We have a few other ‘communal’ amenities here including an old cabin, the water system and we all use each other’s docks as if they were communal as well.  Life kinda requires that sharing system if we are to function out here and get along as neighbours.

But back to the half-finished ways . . . in the picture to the left, you will notice what looks like a single green post with some threaded rod sticking out.  That post is 2.5″ steel pipe centred on a taller 3/4″ threaded rod with the space between the two filled with concrete.  A couple of pieces of short re-bar at the bottom helped keep the base in place while the concrete set.  The re-bar and threaded rod were drilled and epoxied into the granite first, of course.  It’s pretty stable. There are a half a dozen of those legs on the actual marine ways and another half dozen forming the base for the deck.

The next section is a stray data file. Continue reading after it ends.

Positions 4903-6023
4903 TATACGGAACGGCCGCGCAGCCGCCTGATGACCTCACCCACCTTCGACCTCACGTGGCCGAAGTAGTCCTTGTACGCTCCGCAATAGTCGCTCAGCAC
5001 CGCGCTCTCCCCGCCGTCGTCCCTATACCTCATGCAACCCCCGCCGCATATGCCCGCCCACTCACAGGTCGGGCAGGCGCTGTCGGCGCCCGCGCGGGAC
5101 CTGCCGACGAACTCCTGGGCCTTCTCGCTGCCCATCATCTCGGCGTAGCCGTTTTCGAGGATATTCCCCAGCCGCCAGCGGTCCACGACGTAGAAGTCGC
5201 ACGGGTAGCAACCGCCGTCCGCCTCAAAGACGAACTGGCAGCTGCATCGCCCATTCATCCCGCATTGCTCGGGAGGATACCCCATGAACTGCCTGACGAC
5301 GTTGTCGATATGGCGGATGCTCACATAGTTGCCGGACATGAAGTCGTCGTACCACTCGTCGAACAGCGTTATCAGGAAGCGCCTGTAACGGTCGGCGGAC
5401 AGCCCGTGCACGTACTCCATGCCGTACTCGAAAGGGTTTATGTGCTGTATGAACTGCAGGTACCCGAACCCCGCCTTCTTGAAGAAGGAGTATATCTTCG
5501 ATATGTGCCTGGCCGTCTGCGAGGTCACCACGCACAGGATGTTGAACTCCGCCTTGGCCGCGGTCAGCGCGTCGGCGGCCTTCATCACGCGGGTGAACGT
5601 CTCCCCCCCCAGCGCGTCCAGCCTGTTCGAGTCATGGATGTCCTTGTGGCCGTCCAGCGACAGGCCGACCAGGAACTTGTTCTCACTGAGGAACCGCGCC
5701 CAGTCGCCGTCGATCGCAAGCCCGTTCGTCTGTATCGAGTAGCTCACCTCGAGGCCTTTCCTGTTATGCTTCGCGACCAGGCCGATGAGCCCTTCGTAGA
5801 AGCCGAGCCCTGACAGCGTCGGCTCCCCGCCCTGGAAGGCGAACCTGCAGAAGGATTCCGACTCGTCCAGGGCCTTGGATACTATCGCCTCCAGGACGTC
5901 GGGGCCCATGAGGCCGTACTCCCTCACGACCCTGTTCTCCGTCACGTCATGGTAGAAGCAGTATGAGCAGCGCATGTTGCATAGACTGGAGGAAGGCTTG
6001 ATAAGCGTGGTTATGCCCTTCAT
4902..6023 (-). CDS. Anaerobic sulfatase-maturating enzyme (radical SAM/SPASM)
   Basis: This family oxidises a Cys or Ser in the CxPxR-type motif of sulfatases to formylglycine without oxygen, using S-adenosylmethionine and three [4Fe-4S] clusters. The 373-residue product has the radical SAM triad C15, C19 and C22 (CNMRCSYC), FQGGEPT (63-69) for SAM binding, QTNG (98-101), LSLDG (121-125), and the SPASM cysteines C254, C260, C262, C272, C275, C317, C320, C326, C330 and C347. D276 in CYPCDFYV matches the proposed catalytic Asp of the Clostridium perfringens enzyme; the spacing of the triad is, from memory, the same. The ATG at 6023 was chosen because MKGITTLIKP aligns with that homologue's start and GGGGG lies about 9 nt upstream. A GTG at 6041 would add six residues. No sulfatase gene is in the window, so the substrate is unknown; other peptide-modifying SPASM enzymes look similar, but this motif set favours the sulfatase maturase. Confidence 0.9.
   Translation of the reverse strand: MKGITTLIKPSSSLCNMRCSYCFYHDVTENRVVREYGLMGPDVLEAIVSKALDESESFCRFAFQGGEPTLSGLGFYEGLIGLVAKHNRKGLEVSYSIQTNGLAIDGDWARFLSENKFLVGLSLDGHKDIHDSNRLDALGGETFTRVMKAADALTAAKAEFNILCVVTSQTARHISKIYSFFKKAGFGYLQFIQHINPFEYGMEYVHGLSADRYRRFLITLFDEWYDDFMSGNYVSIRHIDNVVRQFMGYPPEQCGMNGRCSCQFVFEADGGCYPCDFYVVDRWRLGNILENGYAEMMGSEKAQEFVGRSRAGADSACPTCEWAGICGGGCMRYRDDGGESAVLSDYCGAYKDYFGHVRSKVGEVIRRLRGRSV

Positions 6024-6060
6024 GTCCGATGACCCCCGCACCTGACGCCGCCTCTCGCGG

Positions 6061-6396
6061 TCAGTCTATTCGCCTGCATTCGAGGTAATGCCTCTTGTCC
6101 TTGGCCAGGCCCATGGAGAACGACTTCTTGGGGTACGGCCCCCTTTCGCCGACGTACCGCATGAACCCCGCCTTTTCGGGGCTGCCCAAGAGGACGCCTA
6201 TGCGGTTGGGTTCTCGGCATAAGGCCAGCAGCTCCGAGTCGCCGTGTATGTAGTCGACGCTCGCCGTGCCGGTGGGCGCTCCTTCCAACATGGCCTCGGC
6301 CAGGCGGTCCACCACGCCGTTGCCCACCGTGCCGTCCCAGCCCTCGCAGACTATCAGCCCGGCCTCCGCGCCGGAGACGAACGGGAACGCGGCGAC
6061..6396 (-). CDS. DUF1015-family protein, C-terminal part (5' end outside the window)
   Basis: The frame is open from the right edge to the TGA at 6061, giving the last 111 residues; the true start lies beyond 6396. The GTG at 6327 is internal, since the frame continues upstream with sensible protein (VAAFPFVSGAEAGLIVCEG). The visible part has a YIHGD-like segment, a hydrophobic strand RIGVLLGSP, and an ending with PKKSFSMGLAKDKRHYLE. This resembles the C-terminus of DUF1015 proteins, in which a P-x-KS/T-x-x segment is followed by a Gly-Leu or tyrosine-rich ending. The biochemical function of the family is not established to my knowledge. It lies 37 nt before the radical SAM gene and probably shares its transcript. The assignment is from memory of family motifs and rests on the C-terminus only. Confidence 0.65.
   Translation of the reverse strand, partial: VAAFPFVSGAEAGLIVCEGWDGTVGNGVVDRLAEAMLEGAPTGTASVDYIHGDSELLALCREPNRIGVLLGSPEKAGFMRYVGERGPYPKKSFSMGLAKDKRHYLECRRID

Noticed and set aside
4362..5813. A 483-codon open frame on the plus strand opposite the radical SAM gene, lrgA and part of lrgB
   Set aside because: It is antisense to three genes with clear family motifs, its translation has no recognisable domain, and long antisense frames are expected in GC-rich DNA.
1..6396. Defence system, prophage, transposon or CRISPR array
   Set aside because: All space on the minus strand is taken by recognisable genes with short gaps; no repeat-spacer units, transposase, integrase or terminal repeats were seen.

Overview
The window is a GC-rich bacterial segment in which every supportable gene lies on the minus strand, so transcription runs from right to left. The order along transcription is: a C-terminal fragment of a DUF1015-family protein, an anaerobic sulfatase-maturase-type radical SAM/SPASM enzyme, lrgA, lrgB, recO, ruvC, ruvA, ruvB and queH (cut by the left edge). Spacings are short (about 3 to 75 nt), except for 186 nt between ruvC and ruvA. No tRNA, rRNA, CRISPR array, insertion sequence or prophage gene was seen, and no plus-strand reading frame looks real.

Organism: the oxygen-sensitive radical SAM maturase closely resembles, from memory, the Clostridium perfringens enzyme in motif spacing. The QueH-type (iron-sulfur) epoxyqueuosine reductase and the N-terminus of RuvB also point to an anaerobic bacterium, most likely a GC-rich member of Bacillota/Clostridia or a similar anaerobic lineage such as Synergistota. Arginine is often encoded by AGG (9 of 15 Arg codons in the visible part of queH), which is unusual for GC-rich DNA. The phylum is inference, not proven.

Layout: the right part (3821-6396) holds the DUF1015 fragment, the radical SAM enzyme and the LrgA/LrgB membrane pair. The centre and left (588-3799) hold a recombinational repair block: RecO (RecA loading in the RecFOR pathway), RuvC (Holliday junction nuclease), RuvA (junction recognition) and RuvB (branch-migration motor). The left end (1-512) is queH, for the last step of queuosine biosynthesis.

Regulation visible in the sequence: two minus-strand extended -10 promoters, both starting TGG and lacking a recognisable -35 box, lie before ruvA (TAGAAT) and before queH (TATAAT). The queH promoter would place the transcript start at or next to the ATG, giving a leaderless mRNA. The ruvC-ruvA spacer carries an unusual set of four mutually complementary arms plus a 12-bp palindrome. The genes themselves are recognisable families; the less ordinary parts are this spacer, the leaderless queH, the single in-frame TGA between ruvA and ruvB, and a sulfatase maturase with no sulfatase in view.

The overly bright green frame for the winch is fixed to the rock underneath in much the same way, with threaded rod epoxied into the rock and the frame bolted to the rods.  The winch itself, is then bolted to the green frame. Yes, that colour green was chosen simply because we had that colour of Rustoleum paint on hand. And the unique look was achieved by cutting up an old, salvaged steel battery shelf and re-fabricating it.

The winch and frame are ‘aimed at’ or oriented to face the rock wall twenty feet back of the ways.  Into that wall is yet another heavy bolt epoxied in with a heavy block attached. The idea is that the person winching will be pulling a line that is centred on the ways (so the boat comes up straight) but that person can stand in the off-centre spot down closer to the beach where there is better footing.